NEW YORK — Kareem Abdul-Jabbar is being treated for a rare form of leukemia, and the basketball great said his prognosis is encouraging.
The NBA's all-time leading scorer was diagnosed last December with chronic myeloid leukemia, he told The Associated Press on Monday.
The 62-year-old Abdul-Jabbar said his doctor didn't give any guarantees, but informed him: "You have a very good chance to live your life out and not have to make any drastic changes to your lifestyle."
Abdul-Jabbar is taking an oral medication for the disease. He is a paid spokesman for the Swiss pharmaceutical company Novartis, which makes a drug that treats the illness.
Citing the way Los Angeles Lakers teammate Magic Johnson brought awareness to HIV, Abdul-Jabbar said he wants to do the same for his form of blood cancer, which can be fatal if left untreated.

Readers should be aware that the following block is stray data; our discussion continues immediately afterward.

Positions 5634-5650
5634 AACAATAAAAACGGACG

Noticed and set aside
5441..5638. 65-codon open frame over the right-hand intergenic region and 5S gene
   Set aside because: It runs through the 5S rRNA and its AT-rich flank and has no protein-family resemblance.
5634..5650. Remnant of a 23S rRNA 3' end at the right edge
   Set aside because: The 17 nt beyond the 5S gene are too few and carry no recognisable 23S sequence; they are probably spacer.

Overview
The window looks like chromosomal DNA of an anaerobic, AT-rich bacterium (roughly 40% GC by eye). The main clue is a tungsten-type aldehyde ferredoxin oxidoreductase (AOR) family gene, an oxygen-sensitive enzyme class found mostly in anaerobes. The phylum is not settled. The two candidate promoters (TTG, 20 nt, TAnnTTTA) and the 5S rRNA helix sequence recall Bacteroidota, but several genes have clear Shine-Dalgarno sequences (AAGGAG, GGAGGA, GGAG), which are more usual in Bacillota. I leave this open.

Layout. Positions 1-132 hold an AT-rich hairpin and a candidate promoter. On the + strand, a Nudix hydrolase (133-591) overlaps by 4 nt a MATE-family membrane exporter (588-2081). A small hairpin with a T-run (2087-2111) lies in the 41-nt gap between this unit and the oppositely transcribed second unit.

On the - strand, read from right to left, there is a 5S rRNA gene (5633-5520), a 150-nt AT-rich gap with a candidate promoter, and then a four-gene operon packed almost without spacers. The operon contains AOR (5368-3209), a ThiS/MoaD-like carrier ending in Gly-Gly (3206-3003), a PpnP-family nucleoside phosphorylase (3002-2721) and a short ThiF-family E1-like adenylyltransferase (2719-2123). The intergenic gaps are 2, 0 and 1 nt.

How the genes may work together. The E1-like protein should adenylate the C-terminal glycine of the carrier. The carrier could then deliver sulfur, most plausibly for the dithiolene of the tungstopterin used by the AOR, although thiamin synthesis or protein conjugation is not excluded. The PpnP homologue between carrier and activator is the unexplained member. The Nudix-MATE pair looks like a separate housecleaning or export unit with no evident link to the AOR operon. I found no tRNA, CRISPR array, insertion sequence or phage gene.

"I've never been a person to share my private life. But I can help save lives," he said at a midtown Manhattan conference room. "It's incumbent on someone like me to talk about this."
Abdul-Jabbar became concerned last year after feeling odd sensations. He went for tests at UCLA, where he dominated college basketball in the late 1960s, winning three straight NCAA championships from 1967-69.
"I was getting hot flashes and sweats on a regular basis," he said. "That's not normal, even for my age."
An exam showed his white blood cell count was "sky high" and a doctor quickly diagnosed his condition. At first, all Abdul-Jabbar heard was the word "leukemia."
"I was scared," he said. "I thought it was all the same. I thought it could mean I have a month to live."
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